by / August 17th, 2017 /

Cornelius – Mellow Waves

 1/5 Rating

(Rostrum Records)

Sometimes you just have to take an album title at face value. On his sixth record proper, and first in eleven years barring remixes and soundtracks, Keigo Oyamada couldn’t be more upfront in his intentions. Cornelius has been a quietly significant influencer with his subtly evolving musical meanderings for over two decades now, early on earning himself comparisons to Beck and putting his own slant on the lush pop music of the ‘60s, tempered by his fledgling days with shibuya-kei band Flipper’s Guitar. That particular musical movement proved a crucial playground for Cornelius’ imaginative progression through soul/jazz, electronica and techno, sampling, and back around to folk and blues, all processed through the Japanese musician’s eclectic ear.

Where 2006’s Sensuous was a more dance-oriented affair, this pulls things back to the chill-out room as a slow and deliberate kick/snare beat opens ‘If You’re Here’, and an unobtrusive but idiosyncratic guitar solo skips through the synth. Cornelius stops just shy of flatlining the BPMs with that initial drum intro – an immediate clue to what lies beneath the surface of his mellow waves.

This is an album that’s as at home referencing P-Funk or The Minutemen as it is Bacharach or Gainsbourgh. A fantastic ‘Sometime / Someplace’ takes things out of the 4/4 realm, seeming to tip a nod to Deerhoof and boasting a free-form jazz sax-wail solo. As the album progresses it almost imperceptibly mutates – trip-hop into jazz-inflected funk/soul and post-rock, through ambient Eno-esque territory and across low-key psych rock.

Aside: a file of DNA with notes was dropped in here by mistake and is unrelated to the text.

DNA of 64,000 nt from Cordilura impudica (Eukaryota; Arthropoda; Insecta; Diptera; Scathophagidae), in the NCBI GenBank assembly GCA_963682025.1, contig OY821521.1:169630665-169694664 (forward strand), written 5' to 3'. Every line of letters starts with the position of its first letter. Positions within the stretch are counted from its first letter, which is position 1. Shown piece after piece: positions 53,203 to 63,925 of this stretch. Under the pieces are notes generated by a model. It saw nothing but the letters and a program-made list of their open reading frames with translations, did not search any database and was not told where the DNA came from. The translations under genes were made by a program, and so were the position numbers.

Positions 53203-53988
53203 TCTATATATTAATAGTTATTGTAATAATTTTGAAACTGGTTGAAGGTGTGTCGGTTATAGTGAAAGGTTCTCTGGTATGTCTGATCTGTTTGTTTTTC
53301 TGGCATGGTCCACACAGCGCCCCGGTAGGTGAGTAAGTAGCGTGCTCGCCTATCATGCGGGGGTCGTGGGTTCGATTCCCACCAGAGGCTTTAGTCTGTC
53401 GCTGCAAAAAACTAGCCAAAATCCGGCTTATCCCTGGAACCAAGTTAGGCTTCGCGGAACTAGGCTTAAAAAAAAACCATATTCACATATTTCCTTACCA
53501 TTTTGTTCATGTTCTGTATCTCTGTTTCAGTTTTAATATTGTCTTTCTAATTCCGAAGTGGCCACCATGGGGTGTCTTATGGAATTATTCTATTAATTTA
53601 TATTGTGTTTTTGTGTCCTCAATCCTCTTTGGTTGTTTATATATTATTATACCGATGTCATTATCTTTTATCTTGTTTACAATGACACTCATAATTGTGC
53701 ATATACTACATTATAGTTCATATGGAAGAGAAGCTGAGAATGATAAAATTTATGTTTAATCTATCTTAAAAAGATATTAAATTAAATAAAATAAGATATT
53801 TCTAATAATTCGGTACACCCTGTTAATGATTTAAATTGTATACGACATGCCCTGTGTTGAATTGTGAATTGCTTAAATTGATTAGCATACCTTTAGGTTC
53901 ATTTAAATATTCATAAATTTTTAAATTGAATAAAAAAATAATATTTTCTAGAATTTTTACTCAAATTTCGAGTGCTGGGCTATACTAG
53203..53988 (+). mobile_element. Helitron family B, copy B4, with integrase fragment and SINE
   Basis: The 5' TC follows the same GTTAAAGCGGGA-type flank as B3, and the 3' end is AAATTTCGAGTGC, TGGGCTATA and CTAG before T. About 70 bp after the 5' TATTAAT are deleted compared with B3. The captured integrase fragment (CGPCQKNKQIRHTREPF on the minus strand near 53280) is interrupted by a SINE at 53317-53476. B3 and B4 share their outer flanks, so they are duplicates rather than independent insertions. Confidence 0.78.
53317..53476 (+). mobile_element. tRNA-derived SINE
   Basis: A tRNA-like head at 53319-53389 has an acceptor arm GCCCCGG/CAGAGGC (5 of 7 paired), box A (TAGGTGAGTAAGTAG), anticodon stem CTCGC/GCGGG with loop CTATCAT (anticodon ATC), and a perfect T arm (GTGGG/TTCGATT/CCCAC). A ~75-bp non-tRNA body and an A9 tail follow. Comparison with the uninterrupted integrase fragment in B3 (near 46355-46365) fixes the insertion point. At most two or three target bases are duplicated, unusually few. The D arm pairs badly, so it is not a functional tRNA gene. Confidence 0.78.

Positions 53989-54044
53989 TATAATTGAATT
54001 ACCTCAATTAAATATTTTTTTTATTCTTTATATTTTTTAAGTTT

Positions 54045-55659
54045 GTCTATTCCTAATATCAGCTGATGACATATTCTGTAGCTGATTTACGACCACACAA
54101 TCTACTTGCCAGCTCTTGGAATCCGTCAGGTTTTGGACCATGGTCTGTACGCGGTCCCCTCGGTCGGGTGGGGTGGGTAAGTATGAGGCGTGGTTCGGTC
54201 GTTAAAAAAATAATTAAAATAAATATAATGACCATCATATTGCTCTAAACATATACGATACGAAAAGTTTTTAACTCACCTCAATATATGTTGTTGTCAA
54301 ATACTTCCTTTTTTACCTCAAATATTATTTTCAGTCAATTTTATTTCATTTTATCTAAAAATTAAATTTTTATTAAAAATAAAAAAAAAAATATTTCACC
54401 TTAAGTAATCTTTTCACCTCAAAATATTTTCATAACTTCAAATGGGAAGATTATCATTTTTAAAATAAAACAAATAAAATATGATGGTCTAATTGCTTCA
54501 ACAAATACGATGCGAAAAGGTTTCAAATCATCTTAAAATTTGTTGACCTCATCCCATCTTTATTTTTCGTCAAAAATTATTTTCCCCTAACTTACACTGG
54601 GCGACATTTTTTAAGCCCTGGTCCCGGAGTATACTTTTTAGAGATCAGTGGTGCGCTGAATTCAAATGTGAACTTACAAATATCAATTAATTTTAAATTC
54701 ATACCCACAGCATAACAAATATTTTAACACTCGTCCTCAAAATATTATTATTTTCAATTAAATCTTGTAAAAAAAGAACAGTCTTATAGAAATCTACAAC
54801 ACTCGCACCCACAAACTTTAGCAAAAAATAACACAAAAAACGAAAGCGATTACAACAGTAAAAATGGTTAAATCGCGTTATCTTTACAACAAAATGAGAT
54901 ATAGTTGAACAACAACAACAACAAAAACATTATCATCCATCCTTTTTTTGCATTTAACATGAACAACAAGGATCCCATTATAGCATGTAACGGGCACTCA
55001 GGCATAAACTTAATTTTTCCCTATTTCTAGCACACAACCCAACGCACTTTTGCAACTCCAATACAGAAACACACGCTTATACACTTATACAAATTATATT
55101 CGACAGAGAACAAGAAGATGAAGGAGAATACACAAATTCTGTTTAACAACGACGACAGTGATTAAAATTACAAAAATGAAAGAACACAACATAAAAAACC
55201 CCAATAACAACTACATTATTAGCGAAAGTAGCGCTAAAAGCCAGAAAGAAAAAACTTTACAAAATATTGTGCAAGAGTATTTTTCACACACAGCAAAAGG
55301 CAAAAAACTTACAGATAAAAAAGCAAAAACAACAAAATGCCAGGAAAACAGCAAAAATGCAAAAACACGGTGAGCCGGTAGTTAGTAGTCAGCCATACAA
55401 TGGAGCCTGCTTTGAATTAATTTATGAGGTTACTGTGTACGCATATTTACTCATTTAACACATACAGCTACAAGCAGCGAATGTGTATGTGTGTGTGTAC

Following from the Ghost In The Shell Arise soundtrack’s ‘…Pt. 1’, ‘Surfing on Mind Wave Pt. 2’ drones through oscillating synths, muted vocal chatter and organic lapping that harks back to 2001’s Point album. It stands in contrast to ‘Helix / Spiral’ and its robotic recurrence of the title over a stuttering 8-bit-style effect. ‘Mellow Yellow Feel’ proves a high-water mark as a minimalist, looped two-note rhythm gently flourishes from this base; becoming more intricate, cartwheeling around the melody before returning to form.

In its final stages, the album takes a dip into gentle, woozy psychedelia with ‘The Spell of a Vanishing Loveliness’ (“The sweetest child/ She is the apple of our eye”), and an almost folky slant as ‘The Rain Song’ and ‘Crépuscule’ usher us out. Where a sense of eclecticism prevails in the album’s front end, however nuanced, these concluding songs complement one another; softly picked guitar notes and chiming motifs, until the latter leads things instrumentally into the twilight. Cornelius’ latest trip has brought us all to a place of languid pleasure; a Lotus-land to live and lie reclined under sonic sedation. You get the feeling, though, that he won’t repose too long in this particular milieu before embarking on his next musical voyage.

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